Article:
Smoother Sailing

An English officer is conducting an exam interview with a candidate for the Royal Navy.

Examiner: “Suppose you’re the captain of a tall ship and the wind is blowing you towards the rocks. What would you do?” Sailor: “I’d tack to starboard and ask for more sails.” Examiner: “All right, but what if there’s more wind blowing your ship towards the rocks?” Sailor: “I’d continue to tack to starboard and add another sail.” This went on for a while until the examiner asked impatiently, “Where are you getting all these sails from, son?” Sailor: “The same place you’re getting all that wind from, sir.”

My father was a former enthusiast of balmy weather, marine tranquility, and unruffled yachting. Ironically, he was less than steady-going when it came to operating automotive vehicles. During family trips to the beach in a 1972 Ford station wagon, he would employ his annoying habit of accelerating and slowing down unnecessarily—subsequently “driving” my mother crazy. To be fair, cruise control wasn’t a standard feature in cars until a global oil crisis eventually popularized auto-pilot locomotion, but it fascinated me how psychomotor agitation can manifest itself in unusual ways.

A familiar phrase in recovery-based therapy is “trust the process.” Without asking the obvious question about what exact process we are supposed to be trusting, I would circumvent this platitude and point out that we’re always in process. From circadian rhythms to the planet’s gravitational trajectory that generates oceanic tides, processes are both necessary and unavoidable—regardless of whether you trust them or not. Furthermore, stability is dependent on the consistency of patterns and maintaining temperate velocities within a dynamic range. However, abrupt changes in the weather are sometimes less troublesome than abrupt changes in our emotional barometer. Discovering our optimum range of functioning, both internally and interpersonally, keeps us from treading water in the self-imposed slavery of our insatiable appetites or drowning in conflict.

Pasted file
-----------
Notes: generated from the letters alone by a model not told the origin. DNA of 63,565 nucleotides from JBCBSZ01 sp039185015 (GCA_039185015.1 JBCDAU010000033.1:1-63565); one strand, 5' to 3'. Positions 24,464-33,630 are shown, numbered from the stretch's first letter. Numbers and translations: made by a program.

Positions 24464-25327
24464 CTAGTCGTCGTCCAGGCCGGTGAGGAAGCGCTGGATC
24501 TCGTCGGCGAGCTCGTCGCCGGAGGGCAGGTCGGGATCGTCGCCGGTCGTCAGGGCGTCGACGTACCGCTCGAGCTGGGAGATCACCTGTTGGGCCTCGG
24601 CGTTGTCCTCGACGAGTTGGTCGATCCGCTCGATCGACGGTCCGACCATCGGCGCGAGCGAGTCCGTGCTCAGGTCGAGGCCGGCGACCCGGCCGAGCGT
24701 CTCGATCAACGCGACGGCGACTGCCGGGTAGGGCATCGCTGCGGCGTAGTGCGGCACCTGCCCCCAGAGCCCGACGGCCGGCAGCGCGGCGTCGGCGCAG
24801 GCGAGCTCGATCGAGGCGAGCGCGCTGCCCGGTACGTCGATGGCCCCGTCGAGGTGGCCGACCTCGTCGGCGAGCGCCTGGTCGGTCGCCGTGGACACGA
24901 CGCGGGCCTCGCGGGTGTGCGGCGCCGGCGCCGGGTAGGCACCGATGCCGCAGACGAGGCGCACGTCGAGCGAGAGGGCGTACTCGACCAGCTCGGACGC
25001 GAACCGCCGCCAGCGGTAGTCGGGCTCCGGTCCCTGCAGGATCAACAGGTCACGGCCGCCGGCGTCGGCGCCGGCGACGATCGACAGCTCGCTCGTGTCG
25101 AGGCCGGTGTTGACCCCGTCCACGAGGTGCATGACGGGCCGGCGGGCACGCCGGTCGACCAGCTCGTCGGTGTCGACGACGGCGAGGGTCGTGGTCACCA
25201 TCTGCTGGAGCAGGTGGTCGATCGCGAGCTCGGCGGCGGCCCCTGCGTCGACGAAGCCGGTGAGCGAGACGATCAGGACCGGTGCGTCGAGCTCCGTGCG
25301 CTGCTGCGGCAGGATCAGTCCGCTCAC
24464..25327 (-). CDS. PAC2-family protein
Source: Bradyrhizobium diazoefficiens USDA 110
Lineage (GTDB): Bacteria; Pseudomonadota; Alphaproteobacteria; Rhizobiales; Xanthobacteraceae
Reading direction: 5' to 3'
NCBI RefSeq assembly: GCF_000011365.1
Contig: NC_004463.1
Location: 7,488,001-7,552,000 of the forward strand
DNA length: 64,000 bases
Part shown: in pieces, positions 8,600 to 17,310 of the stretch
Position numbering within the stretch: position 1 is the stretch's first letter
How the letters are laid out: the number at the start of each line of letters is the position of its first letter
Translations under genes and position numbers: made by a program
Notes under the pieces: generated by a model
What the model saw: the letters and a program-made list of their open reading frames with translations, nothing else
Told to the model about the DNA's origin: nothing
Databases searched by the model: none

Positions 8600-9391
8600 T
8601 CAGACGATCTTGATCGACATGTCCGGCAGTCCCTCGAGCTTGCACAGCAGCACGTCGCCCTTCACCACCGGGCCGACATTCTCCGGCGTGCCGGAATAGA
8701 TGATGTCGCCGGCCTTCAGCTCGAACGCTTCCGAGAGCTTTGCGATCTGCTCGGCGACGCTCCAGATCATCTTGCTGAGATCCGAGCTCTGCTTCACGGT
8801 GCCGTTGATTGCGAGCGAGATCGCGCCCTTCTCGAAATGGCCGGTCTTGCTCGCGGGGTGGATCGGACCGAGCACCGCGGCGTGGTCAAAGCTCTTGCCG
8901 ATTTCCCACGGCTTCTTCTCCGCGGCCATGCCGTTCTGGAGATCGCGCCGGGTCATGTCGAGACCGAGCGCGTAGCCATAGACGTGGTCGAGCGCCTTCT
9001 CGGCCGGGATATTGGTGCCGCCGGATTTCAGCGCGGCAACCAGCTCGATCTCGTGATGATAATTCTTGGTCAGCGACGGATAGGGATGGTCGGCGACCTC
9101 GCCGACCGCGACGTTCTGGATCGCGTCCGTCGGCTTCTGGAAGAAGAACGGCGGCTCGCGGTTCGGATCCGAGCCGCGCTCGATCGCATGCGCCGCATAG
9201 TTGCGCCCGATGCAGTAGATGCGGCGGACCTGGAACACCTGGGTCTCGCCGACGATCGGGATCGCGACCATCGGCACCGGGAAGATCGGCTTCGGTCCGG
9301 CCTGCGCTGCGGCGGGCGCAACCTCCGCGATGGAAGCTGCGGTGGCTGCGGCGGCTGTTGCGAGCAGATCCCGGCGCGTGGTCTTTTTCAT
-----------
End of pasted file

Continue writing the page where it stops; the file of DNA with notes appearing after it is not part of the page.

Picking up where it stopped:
Pathology is generally determined by the amount of friction you create for yourself or others over time. It’s better to know in advance what you can realistically manage before heading for the tempestuous waves of overcommitment. Mental hygiene is just as important as your dental hygiene, and taking time to concede the limitations of resilience will allow you to prioritize solutions before capsizing in the wake of oncoming stressors. For example, you could blame Poseidon for inundating you with unmanageable tsunamis, but it might be worth acknowledging the physics of plate tectonics, the reality of unpredictable circumstances, and how to prepare for navigating the inlets of future trauma.

If Cthulhu devours your sails while the wind continues to blow you towards the rocks, you may need to man the oars at a steadier pace to keep your vessel away from unceasing winds.


It occurred to me that my speech or my silence, indeed any action of mine, would be a mere futility. — Joseph Conrad

Warning: Reader discretion is advised.

I once composed a contumacious and facetious reggae song entitled “Fuck It All Man”—emphasizing the word man with an unmistakeable Jamaican accent—during the recklessness of my evanescent youth. This creative gesture of nihilistic heroism has since been replaced with more commercially accessible (and successful) counterparts, but I remain amused at my melodic efforts to capture the crux of futility and exasperation at a relatively young age. Nonetheless, I also realize this phenomenon continues to plague me whenever my capacity for distress tolerance reaches its breaking point—albeit more euphemistically. As the proverbial rubric would have us believe, the best predictor of future behavior is past behavior.